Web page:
Skip to content

Wind, wind, wind!

Graphic of storm signal flags

Wind, wind, wind! There has been so much wind.

I have relied on weather apps for years now and have always found them to be pretty accurate. Not this year. Consistently I am experiencing wind speeds that are 5-10 mph stronger than the predicted speeds.

The end result… perseverance and innovation!

Barnstable Harbor fly and light tackle fishermen traditionally drift through a spot, over a flat, or across diving birds. The strong currents that result from the 9-12 foot twice daily tides, keep the boat moving through fishing spots. Setting up a drift that considers current and wind is part of the strategy for a successful day of fishing.

I would be not be telling the truth if I didn’t admit to how much I am bothered by boats that set either an anchor, a power pole, or GPS activated trolling motor to lock themselves into position. They set themselves upon a spot largely disabling others from the opportunity to fish an area. You might think at this point that they’ve staked out their position and that other boats should stay clear. However, boats that are drifting through an area allow for other boats to take a shot at casting for fish. This transitioning of “spots” has been the tradition of fishing in Barnstable Harbor for as long as I can remember which more than 50 years of fishing here.

Wind, Wind, Wind!

But back to the wind… fly fishermen don’t love wind, unless it’s over their left shoulder (right handers). When the wind is at your back, it can be very easy to make nice casts, at least until you need to cast into the wind.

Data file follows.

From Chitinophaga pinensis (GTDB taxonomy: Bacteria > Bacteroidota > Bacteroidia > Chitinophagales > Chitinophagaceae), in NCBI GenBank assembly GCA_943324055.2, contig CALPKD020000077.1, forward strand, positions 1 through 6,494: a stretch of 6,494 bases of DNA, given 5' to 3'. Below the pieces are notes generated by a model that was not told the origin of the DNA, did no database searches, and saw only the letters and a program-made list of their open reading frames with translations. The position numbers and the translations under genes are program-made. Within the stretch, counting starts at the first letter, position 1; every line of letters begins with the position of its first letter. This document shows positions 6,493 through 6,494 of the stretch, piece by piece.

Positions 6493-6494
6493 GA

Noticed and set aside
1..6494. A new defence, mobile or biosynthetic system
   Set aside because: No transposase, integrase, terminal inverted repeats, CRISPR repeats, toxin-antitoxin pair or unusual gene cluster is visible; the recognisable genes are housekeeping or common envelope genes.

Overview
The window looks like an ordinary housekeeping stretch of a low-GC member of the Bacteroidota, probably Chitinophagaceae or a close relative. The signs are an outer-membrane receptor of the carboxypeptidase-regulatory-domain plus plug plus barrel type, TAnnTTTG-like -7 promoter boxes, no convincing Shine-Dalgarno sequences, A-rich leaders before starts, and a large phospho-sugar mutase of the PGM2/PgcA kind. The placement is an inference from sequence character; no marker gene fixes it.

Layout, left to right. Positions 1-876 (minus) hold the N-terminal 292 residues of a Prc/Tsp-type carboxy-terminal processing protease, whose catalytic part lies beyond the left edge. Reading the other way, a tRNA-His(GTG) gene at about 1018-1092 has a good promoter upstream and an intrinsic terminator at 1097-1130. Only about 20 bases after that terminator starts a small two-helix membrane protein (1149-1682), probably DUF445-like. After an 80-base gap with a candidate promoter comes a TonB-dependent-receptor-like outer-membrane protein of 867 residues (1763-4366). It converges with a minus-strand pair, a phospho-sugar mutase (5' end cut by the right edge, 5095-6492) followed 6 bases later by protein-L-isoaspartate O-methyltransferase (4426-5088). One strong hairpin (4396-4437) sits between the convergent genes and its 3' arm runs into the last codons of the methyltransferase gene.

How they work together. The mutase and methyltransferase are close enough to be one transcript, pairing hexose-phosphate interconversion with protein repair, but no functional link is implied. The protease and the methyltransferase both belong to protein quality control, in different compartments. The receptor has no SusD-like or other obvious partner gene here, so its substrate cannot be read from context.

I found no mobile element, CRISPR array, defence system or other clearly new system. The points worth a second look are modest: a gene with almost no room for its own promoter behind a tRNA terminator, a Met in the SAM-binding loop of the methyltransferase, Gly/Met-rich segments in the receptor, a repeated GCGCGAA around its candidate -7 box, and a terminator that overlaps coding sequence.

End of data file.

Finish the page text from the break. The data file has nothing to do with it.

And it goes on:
Actually, I don’t mind casting into the wind as long as it’s not more 8-12 mph. In fact, sometimes I prefer it.

Wind:  Over the shoulder picture of a man fly casting on a windy day

Tips For Fly Casting on a Windy Day

Whatever the case, here are some tips for fly casting on a windy day:

  • If it’s not already obvious to you, determine the direction that the wind is blowing.
  • Anticipate that most likely your cast will be shorter. Don’t strip out too much line as the wind will find a way to wrap excess line around everything.
  • Utilize the wind to your advantage. For example, try to cast sideways to the wind so that your false casts don’t get pummeled by the wind.
  • If you have to cast into the wind, drive your cast low and “under” the wind.
  • Utilize a roll cast with a water haul to load the rod, and eliminate any false casts. This is especially effective if you are trying to cast directly down wind.
  • And relax, no guide can expect you to make perfect and long casts when the wind is stronger than 15mph. Only the most experienced and talented casters aren’t phased by strong winds.

As your captain/guide, I will always try to position the boat in a manner that offers you the best casting opportunity to the fish or the “spot”. Nevertheless, wind and tide dictate in ways that aren’t always predictable.

When preparing for saltwater fly fishing trip, whether with me or for a bonefishing trip to the Bahamas, it’s worthwhile to spend some time in your backyard, local pond, or other wide open space to practice casting in all directions to the wind. Make sure that your line and rod are well matched, perhaps even “overlined” to make casting in windy conditions easier.

The better your cast, the more fish you will catch. The more fish you catch…